The reporter | peng new
Activision Blizzard said in a statement on its website on Nov. 16 that it will suspend most of its Blizzard game services in mainland China due to the expiration of the current licensing agreement between its subsidiary Blizzard Entertainment and NetEase on Jan. 23, 2023. Activision Blizzard said the two sides did not reach a renewal agreement consistent with Blizzard's operating principles and commitments to its players and employees.
Activision Blizzard and NetEase "break up" news, that is, in the capital market caused a stir. On November 17, Beijing time, NetEase's share price continued to fall after the opening, by the end of trading in Hong Kong, down more than 9.05%.
In addition, speculation about the reasons for the termination of the two sides is still fermenting in the public opinion field. According to media reports, Blizzard proposed a high price for the contract extension, and quoted a NetEase source as saying that Blizzard "requires NetEase to work for free".
According to the above sources, Blizzard's terms for NetEase's renewal include: a further increase of Blizzard's share of revenue and net profit over 50% of the 2019-2022 contract period; Blizzard's game pricing will be synchronized globally, which is about 20% lower than the rest of the world. In addition, Blizzard has asked NetEase to develop other Blizzard IP mobile games for global distribution in the Diablo: Immortal model, but NetEase will only enjoy a share of the revenue in China.
In response to the report, a person close to Blizzard China told Jiemian News that it is not true to say that "NetEase is required to work for free", and the three points mentioned in the report are obviously not true: Blizzard did not make a big offer on the share, requiring a further increase in the share ratio; In terms of game pricing, Blizzard has not asked NetEase to implement the global synchronization strategy, that is, to raise prices in China.
Blizzard also asked NetEase to follow Diablo: The source told JiemianNews that it was not clear what the meaning of the statement was. Blizzard did cooperate with NetEase to develop a mobile game based on Blizzard's game IP before, but the game was canceled internally due to quality problems, and there was no discussion of sharing.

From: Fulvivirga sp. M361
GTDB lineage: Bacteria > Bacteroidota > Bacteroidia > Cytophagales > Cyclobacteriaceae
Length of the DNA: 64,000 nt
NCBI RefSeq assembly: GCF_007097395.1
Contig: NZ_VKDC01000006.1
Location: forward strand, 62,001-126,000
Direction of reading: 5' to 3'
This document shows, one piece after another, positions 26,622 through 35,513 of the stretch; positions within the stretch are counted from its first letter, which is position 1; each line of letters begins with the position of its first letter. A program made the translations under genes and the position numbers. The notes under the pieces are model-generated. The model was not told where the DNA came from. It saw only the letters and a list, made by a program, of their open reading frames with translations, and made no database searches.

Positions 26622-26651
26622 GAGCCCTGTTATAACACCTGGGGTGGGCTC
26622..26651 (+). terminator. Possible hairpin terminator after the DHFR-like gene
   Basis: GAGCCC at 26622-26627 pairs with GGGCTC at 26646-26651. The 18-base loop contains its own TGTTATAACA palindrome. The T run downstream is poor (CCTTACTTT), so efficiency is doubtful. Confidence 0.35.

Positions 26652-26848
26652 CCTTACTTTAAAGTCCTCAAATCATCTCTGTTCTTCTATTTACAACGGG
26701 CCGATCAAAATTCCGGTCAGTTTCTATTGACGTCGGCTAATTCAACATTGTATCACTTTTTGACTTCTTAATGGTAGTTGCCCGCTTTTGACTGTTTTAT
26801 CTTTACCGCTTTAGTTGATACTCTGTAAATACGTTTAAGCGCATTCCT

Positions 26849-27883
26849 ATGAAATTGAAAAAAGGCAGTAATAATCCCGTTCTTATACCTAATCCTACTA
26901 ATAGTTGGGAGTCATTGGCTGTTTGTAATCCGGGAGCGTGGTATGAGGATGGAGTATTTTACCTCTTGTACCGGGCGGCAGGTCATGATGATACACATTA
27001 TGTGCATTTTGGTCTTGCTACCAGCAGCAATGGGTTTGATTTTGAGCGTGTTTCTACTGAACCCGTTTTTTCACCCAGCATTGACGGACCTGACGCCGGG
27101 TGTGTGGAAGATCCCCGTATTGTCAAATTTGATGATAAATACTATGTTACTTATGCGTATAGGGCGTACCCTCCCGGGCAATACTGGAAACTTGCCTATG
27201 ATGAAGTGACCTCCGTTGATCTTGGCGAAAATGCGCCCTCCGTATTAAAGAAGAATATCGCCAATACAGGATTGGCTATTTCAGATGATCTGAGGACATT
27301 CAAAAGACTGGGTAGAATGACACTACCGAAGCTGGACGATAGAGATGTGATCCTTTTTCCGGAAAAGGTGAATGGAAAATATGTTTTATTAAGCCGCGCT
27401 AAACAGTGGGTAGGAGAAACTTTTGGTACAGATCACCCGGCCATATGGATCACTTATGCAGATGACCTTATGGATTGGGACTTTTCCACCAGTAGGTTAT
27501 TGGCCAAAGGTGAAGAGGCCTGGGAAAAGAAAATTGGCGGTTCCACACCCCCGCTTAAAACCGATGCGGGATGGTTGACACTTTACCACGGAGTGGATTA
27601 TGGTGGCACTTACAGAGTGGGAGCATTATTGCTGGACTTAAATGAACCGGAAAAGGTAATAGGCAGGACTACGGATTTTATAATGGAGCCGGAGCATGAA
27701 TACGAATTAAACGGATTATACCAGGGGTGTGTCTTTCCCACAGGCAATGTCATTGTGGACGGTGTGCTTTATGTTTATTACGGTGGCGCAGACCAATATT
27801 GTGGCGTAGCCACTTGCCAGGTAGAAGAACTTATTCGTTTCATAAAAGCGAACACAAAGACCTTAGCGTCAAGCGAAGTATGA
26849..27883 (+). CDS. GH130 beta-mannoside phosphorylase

The cooperation between Blizzard Entertainment and NetEase began in 2008. In August of that year, Blizzard and NetEase signed a three-year cooperation agreement on games such as StarCraft II, Warcraft III: Frozen Throne and Warcraft III: Reign of Chaos. In 2009, NetEase acquired Blizzard's popular product World of Warcraft for three years. In a filing with the Securities and Exchange Commission, NetEase disclosed that it would pay a fee of no less than $301.5m for both agreements.
In the past 14 years of cooperation, Blizzard and NetEase have successively launched Hearthstone, Heroes of the Storm, Overwatch and other new products in the domestic market. NetEase was able to secure the No. 2 position in the domestic game market, and Blizzard was able to expand into the Chinese game market through NetEase.
In the third quarter financial report, Activision Blizzard mentioned that the game agency agreement is about to expire, and NetEase is discussing renewal, and said that "ultimately may not be able to reach a mutually satisfactory result." The games covered by the agreement represent nearly 3% of Activision Blizzard's consolidated 2021 net revenue, or $264 million based on the company's total 2021 revenue of $8.8 billion.
NetEase also disclosed the contribution of Blizzard Games to its revenue and profit in its financial results today: In 2021 and 2022, the net revenue and net profit contribution percentage of the first nine months of agency Blizzard Games were both in the low single digits. NetEase added that the expiration of the license will not have a material impact on NetEase's financial results and that the co-development and distribution of Diablo: Immortal will be covered by a separate long-term agreement.